Monday February 18, 2019

Depression May Reduce Arginine Levels In Your Body

Arginine is an amino acid which the body uses to produce nitric oxide

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Over 5 crore people in India are known to suffer depressive disorders Pixabay
Over 5 crore people in India are known to suffer depressive disorders Pixabay
  • People with depression have lower arginine levels
  • Taking arginine can help cure depression
  • The tests are still going on

People with a major depressive disorder (MDD) have lower levels of naturally occurring arginine in their body than their non-depressed controls, a study has found.

Arginine — an amino acid which the body uses to produce nitric oxide — is a nervous system and immune defence mediator, which also plays a role in vascular regulation.

Depression reduces arginine levels in the body. Wikimedia Commons
Depression reduces arginine levels in the body. Wikimedia Commons

“It is possible that depression-induced inflammatory responses lead to reduced arginine levels. This may result in insufficient production of nitric oxide for the needs of the nervous system and circulation. However, we don’t know yet what exactly causes reduced arginine bioavailability in people with depression,” said lead author Toni Ali-Sisto, a researcher at the University of Eastern Finland.

“Although our study shows that people with depression have reduced arginine bioavailability, this doesn’t mean that taking an arginine supplement would protect against depression. That’s an area for further research,” Ali-Sisto said.

Also Read: Eat Grapes To Ward Off Depression

The study, published in journal Affective Disorders, involved 99 adults with the diagnosed major depressive disorder and 253 non-depressed controls. The concentrations of three amino acids, namely arginine, citrulline and ornithine, were analysed from their fasting glucose samples, and this data was used to calculate their global arginine bioavailability ratio (GABR).

The GABR is an indicator of the body’s arginine levels, and the ratio has previously been used to measure the body’s capacity to produce nitric oxide.

Arginine can be used to reduce or even cure depression. VOA
Arginine can be used to reduce or even cure depression. VOA

The results showed that people with depression had weaker arginine bioavailability than their non-depressed controls.

However, in people who had recovered from depression the arginine bioavailability was found to be slightly higher than in people who remained depressed, the researchers said. IANS

Next Story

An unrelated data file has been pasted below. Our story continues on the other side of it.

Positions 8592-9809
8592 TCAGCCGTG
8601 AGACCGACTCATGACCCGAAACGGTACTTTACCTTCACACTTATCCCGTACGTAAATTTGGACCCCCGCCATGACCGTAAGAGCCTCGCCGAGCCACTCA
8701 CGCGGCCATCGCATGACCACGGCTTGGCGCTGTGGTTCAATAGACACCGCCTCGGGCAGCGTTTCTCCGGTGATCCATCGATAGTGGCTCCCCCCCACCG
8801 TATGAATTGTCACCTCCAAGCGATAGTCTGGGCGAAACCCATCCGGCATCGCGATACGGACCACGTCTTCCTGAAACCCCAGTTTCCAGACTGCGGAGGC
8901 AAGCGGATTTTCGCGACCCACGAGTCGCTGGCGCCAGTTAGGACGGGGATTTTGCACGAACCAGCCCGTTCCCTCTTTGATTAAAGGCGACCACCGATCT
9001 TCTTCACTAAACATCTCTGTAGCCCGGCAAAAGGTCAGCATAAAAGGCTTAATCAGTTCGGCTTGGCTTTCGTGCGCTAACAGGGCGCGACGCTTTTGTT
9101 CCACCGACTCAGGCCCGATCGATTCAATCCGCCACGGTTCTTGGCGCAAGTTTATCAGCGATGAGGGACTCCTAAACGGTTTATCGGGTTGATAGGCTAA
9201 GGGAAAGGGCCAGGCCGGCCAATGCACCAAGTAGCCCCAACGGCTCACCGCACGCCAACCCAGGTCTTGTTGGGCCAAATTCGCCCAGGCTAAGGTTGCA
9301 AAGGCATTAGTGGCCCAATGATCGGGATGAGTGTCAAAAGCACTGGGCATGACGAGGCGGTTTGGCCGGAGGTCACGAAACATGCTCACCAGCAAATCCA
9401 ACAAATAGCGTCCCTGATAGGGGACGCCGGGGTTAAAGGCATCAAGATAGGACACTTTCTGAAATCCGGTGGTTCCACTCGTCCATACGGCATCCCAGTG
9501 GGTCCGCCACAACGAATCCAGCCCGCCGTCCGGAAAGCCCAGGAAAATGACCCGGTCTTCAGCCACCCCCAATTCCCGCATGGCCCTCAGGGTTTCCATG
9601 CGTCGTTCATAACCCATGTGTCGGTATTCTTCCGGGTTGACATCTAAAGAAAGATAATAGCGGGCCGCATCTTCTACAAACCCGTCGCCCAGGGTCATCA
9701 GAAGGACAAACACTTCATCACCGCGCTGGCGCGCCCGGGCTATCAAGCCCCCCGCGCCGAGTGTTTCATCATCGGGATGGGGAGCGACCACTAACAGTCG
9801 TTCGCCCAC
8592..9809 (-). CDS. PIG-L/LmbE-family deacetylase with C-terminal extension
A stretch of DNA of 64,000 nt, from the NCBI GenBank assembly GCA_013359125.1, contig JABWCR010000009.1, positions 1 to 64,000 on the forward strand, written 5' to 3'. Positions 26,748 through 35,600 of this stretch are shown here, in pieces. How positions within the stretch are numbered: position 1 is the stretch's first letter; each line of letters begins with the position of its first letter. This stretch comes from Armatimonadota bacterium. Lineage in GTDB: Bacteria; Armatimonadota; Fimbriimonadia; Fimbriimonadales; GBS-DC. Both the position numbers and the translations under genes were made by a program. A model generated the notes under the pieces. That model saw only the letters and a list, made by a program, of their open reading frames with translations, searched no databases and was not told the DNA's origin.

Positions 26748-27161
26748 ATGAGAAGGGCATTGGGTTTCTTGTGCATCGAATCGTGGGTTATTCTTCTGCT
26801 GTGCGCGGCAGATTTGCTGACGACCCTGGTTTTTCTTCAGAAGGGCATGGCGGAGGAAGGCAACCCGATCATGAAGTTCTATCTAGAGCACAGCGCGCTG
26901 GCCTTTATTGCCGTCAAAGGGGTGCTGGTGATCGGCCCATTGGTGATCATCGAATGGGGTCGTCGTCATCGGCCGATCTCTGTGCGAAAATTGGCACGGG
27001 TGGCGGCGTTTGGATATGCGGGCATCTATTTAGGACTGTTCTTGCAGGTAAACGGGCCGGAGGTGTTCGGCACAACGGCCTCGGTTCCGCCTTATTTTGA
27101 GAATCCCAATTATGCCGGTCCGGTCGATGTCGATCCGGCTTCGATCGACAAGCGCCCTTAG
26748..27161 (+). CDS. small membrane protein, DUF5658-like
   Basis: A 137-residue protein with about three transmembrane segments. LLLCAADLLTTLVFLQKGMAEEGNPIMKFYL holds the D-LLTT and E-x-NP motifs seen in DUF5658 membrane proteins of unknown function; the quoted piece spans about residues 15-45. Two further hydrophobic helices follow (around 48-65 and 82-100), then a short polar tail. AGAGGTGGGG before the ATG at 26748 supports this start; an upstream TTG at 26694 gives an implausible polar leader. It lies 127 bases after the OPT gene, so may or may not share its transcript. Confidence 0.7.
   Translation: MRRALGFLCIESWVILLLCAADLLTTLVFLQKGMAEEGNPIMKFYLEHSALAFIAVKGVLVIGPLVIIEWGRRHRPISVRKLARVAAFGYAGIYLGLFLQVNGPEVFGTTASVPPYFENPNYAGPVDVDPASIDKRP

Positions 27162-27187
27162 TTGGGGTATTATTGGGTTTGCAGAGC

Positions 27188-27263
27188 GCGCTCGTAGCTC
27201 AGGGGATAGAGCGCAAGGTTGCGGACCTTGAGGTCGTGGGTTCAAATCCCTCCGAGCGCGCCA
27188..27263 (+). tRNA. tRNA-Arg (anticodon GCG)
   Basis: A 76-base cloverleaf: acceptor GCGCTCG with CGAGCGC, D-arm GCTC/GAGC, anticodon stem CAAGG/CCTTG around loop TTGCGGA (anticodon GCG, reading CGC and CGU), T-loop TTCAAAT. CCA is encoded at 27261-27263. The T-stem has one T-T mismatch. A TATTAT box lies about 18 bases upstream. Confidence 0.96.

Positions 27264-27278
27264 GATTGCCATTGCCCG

Premature to Say Social Media Use Leads to Depression

Examining the role that these differences play will help clarify the ways in which social media interacts with mental health, with implications for parents, policymakers, and healthcare professionals alike, the study noted

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Multiple apps are displayed on an iPhone in New York.. VOA

Use of social media does not necessarily cause depressive symptoms later in adolescents and young adults, according to a recent research.

The study, however, showed that relatively higher depressive symptoms resulted due to more social media use later only among adolescent girls.

The latest study stands in contrast to recent claims that suggests teenagers’ use of social media could lead to depression.

“You have to follow the same people over time in order to draw the conclusion that social media use predicts greater depressive symptoms. By using two large longitudinal samples, we were able to empirically test that assumption,” said lead author Taylor Heffer from the Brock University in Canada.

For the study, the team surveyed 594 adolescents and 1,132 college undergraduates.

The results, published in Clinical Psychological Science, showed that social media use did not predict depressive symptoms later among adolescents or college undergraduates; rather, greater depressive symptoms predicted more social media use over time, but only among adolescent girls.

Depression
Depression is a common mental disorder. Flickr

“This finding contrasts with the idea that people who use a lot of social media become more depressed over time. Instead, adolescent girls who are feeling down may turn to social media to try and make themselves feel better,” said Heffer.

Overall, the research suggests that the fear surrounding social media use and its impact on mental health may be premature.

“When parents read media headlines such as ‘Facebook Depression’, there is an inherent assumption that social media use leads to depression,” added Heffer.

Also Read- Exercise Can Help Fight Against Deep Abdominal Belly Fat: Study

In addition, different groups of people use social media for different reasons including making social comparisons or while feeling down. While another group of people may use it for more positive reasons, such as keeping in contact with friends, according to the study.

Examining the role that these differences play will help clarify the ways in which social media interacts with mental health, with implications for parents, policymakers, and healthcare professionals alike, the study noted. (IANS)